Also, because Bluetooth LE, and things like network coalescence, which basically just means Find My waits to relay the data until the processor and modem are waking up anyway, like to check for messages, there’s very little impact on the finder’s iPhone battery life either. Even if it’s constantly, passively, picking up pings. Just like it would be from AirPods, Apple Watch, AirDrop, or other accessories or features anyway.
And, the Find My network is opt-in. Which means no one has to be a finder and relay AirTags data if they don’t want to. Though the more people that do opt-in literally the better for everyone.
The relay is encrypted from the finder’s device to Apple, so even if somebody bothered to try and eavesdrop on it, all they’d get is that pseudo-random blob. And, since Apple doesn’t have your private key, only your devices do, Apple can’t tell what’s in the blob either. Not that it’s for your device, not what time, and not where. All Apple can do is store the reports as they come in.
But, once you realize you’re missing your keys and you go into the FindMy app to… find them… your iPhone will pull that AirTag’s information from iCloud Keychain and start going back and computing all the 15-minute interval public keys and lookup indexes its generated, and ask Apple’s servers for any matching reports.
If there are any, Apple will send them down, again as encrypted blobs between their servers and your iPhone so no one can listen in, and then your iPhone will decrypt them and show you where your AirTag has been, and when.
So, yeah, about those potential security concerns.
Because some people are legit going to worry that AirTags will be abused by bad actors. That someone with malicious intent could just drop one into your car or gym bag and use it to track you.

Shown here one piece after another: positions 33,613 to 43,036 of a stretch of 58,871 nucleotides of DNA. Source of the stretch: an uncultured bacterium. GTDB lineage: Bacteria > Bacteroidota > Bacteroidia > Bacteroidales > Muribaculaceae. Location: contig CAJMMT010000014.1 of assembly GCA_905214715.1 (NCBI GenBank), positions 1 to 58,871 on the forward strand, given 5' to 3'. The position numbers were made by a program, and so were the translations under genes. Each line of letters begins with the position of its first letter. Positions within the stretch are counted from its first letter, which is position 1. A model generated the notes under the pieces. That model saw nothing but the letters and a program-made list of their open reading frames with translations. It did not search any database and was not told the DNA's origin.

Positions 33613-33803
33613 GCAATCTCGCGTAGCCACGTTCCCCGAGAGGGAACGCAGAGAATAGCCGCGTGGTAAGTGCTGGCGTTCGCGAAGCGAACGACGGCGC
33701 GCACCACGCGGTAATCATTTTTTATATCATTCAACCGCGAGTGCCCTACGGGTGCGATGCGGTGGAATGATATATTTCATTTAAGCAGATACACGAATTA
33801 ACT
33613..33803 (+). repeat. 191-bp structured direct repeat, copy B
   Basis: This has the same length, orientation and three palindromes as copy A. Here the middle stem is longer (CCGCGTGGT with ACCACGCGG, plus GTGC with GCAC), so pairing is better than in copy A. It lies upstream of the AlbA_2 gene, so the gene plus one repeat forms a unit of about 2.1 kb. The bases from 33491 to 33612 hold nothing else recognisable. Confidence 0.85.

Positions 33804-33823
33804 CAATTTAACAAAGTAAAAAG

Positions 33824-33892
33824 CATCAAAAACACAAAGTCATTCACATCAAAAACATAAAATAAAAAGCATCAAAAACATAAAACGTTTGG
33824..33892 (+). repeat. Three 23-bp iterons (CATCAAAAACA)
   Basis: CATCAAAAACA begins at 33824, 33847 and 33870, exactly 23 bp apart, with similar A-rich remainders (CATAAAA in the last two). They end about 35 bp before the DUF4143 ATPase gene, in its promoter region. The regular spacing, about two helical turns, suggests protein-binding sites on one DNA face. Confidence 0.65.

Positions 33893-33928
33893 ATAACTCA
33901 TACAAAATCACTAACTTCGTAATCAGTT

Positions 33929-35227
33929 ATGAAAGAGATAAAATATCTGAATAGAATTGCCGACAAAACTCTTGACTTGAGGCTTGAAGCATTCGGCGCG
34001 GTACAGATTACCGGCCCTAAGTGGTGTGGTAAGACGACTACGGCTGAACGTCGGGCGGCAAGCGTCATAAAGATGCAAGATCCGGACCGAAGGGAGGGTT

But, honestly, very similar products that offer almost exactly the same base functionality, like Tile, have been on the market for years already, never mind the cell phones and full-on James Bond spy kit that we’ve seen in every cheesy TV and movie plot for even longer. But, yeah, once it gets an Apple logo on it, it’s open season in headlines.
Beyond any valid concerns Apple will need to address, and any clickbait I’ll be more than happy to address, you know, the way I do…
You’ll just see the AirTag on your house keys show up in Find My the way your iPhone or iPad or other Apple kit has for years now and, hopefully, you’ll be able to go right back out and pick them up. No frantic calls to families or locksmiths, not with all… this going on as well.
And we know all this because that’s how FindMy has been working since the new network launched back in September of 2019. But thanks to some leaks, including Apple’s own in the various betas, there could also be a super easy, really a new convenience way to track down your tags to the exact inch as well.
Basically, the FindMy app would turn into an augmented reality view finder for you, and you’d be able to just hold it up and scan around for your house keys, and the U1 ultra low band spatial positioning chip in the AirTags, the same as the one in the iPhone 11 and iPhone 12, would light up the exact location for you on the screen. Even if that location was under a car or in a bush or otherwise out of plain sight.